In Timor-Leste, clean cookstoves offer opportunity for all

Timor-Leste, July 12, 2018

Share this story:
  • linkedin
  • google
  • Frederico, 36, builds clean cookstoves in a small business Mercy Corps supports on the island of Timor-Leste. “All disabled people have their own capacity, their own knowledge where they can do something,” he says. ALL PHOTOS: Ezra Millstein/Mercy Corps

When we meet Frederico, he’s surrounded by a glass menagerie of flower vases cut from wine bottles scattered throughout his yard. Freddie, as he’s known, is a master craftsman who has worked with his hands his whole life: a severe physical disability means he uses a wheelchair.

He has also spent much of his life advocating for other people with disabilities as he navigates working with a disability of his own.

Just a short motorbike ride away, Freddie works for a small clean cookstove company that just launched this year. Clean cookstoves are critical in Timor-Leste: On an island facing the full brunt of climate change, where most people cook over an open flame, they burn less fuel and produce less smoke.

The courtyard where Freddie works is a shady hideaway among the hot streets of Dili, the island’s capital. But even though Timor is surrounded by calm seas and split by towering tropical mountains, it doesn’t take long to see the challenges of living here. Still struggling with a violent history of occupation, Timor-Leste has some of the highest rates of malnutrition in the world. Forty percent of people live in poverty, making it the poorest country in southeast Asia. A quarter of the population is undernourished, while more than half the children under 5 are stunted.

Timor-Leste, one of the most idyllic islands in the world, can be one of the hardest places to live on earth.

Mercy Corps is providing support to Freddie's business to help them reach more customers, because a better business means a healthier island — and a stronger future for Freddie and the six other employees who work here.

So what’s it like to start a new business in Timor-Leste? We spent the morning talking to Freddie about what he loves about his job — and how Mercy Corps is helping the work go farther.

Freddie starts the process by shaping the stoves out of mud, which holds in heat better and burns more efficiently. He can make 20 a day. “By doing these clean cookstoves we’re serving the community and helping everyone have a better life,” he says.

What did you do before working here?

Before joining this group, I was working with an international agency for disabled people. I took part in advocacy, in engaging other disabled people to get work. I was also working with sulfur, making bricks from clay.

When Mercy Corps came, I started doing this. I like the job because it gives me an opportunity, and it’s not too hard on me. I can also invite other friends who are like me to be a part of it. I’m happy here because we treat each other no different. No one can do everything by himself, but by working together we can achieve more.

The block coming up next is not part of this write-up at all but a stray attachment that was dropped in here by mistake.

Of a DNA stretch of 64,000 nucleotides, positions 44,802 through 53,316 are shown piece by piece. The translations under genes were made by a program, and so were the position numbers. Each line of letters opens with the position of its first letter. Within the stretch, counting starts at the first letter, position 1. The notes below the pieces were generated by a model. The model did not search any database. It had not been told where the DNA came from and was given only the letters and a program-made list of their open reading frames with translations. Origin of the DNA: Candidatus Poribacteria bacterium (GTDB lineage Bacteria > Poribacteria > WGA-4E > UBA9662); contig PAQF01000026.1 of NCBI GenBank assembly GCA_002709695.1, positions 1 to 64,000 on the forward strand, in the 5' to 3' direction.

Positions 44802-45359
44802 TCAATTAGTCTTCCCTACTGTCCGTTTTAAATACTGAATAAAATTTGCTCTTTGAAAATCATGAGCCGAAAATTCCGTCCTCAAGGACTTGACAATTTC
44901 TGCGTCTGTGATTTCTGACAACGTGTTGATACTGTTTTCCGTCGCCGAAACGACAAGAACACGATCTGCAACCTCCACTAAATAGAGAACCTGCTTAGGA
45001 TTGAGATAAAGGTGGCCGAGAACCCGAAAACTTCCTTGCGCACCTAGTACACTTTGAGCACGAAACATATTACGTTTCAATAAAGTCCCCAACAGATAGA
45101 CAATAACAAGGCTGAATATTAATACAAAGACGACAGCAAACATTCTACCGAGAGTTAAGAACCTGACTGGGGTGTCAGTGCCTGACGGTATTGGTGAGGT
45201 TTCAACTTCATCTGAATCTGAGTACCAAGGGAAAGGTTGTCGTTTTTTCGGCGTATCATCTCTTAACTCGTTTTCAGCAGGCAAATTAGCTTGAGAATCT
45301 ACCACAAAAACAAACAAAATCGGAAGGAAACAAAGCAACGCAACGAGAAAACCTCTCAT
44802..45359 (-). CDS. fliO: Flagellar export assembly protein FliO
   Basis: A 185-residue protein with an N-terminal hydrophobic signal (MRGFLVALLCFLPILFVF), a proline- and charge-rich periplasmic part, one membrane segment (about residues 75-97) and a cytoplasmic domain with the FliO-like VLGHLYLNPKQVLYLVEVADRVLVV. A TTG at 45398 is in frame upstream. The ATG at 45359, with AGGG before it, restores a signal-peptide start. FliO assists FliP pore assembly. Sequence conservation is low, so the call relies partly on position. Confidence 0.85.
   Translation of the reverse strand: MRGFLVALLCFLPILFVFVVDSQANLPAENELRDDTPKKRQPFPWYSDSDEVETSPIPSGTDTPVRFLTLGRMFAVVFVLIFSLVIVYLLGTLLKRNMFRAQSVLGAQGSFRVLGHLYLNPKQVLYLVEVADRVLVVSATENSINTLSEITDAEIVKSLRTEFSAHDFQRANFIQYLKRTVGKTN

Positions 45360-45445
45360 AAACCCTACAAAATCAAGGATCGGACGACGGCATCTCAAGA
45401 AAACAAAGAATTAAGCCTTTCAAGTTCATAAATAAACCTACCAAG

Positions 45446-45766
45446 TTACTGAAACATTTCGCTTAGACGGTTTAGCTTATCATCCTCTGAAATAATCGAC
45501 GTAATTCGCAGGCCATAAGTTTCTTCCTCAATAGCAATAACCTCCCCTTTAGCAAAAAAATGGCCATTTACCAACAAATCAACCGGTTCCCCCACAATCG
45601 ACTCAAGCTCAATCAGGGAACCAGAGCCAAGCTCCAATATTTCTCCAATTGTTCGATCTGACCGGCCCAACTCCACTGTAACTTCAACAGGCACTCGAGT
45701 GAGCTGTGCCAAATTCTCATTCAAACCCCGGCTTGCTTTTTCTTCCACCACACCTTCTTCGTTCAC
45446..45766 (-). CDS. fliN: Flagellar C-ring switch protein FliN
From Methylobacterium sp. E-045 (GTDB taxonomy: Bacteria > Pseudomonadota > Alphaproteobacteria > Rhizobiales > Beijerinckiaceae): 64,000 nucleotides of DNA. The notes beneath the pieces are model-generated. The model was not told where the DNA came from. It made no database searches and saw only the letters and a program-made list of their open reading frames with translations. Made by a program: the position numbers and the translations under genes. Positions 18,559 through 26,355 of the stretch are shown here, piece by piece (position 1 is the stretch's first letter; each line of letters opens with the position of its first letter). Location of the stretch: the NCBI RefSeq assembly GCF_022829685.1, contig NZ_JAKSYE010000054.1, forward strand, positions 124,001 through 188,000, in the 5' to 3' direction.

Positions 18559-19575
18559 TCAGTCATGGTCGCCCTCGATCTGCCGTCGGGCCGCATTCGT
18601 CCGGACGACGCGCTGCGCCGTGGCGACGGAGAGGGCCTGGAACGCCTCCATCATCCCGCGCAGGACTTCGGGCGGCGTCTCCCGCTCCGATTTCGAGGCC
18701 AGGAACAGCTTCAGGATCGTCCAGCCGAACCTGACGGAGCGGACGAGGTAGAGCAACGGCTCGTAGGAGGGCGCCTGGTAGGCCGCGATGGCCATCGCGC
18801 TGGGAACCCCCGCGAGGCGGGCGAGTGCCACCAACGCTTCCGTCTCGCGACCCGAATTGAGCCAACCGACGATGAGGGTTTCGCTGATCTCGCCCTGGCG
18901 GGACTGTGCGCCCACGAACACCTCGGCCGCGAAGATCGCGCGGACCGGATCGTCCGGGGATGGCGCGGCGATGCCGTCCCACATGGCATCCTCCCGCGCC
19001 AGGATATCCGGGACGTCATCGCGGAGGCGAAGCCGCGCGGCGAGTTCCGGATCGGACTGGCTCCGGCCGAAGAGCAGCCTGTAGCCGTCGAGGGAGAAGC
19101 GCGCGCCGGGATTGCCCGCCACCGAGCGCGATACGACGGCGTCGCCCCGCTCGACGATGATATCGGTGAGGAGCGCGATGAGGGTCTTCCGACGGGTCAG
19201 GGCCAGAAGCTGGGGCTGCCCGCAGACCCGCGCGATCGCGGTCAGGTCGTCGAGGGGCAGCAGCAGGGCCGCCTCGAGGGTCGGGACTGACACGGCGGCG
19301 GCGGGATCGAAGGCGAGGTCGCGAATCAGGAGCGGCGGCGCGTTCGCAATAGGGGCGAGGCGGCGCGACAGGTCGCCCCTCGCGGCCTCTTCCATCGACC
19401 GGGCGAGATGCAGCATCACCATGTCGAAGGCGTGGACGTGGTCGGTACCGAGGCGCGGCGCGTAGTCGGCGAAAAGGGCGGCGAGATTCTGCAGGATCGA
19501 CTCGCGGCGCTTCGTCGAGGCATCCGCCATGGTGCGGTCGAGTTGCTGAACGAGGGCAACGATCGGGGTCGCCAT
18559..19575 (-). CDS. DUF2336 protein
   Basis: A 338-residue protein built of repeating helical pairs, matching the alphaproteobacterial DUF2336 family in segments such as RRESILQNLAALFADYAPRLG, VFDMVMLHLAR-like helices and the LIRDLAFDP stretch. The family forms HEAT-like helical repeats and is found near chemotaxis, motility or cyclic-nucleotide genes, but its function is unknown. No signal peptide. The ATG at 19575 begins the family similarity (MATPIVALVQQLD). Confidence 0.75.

What makes these cookstoves “clean”?

To classify as a clean cookstove it has to pass tests at a laboratory. There are three things that make them clean: they use less fuel and wood, they produce less smoke, and there is less time being consumed. Specifically, when we say clean it means less smoke.

The stoves Freddie makes sell for $17 each. Most go to individual households, but the business also makes industrial-size ovens that go to restaurants and bakeries, which can take up to five days to make. “No one can do everything by himself, but by working together we can achieve more,” he says.

What misconceptions do people have about people who work with disabilities?

Disabled people deserve the same opportunity as other people. Sometimes people just look at them as people who have disabilities, and they don’t really see the capacity that disabled people have. All disabled people have their own capacity, their own knowledge where they can do something.

Based on my experience, disabled people can do most of work people without disabilities can do. Some of them, like me, can do stoves, but other friends of mine can do construction, or computer and administrative work. I think there’s no difference between disabled people and people without disabilities in terms of doing work.

Do you find this work rewarding?

It’s something I’m about passionate about because it doesn’t just benefit me, but all of my friends and the community as well. It’s a chance to help myself and serve others. That makes it a really good job. If you do your work with passion, it’ll be easier and you will enjoy it.

How has Mercy Corps made a difference for this business?

We sell the stoves, but Mercy Corps provides us with training and links to the market. They link us to the sales agent, who links us to the household who wants to buy a stove.

I really appreciate working with Mercy Corps. I’m really grateful that Mercy Corps is supporting us, because, as I said before, this job is not only benefiting us, but the entire community. By doing these clean cookstoves we’re serving the community and helping everyone have a better life.

How you can help

Mercy Corps is helping families in Timor-Leste and around the world build a stronger future. Here’s how you can join us.

  • Donate today. Every single contribution helps us provide even more support to families in Timor-Leste and families in crisis around the world.
  • Tell your friends. Share this story or go to our Facebook page and spread the word about the millions who need us.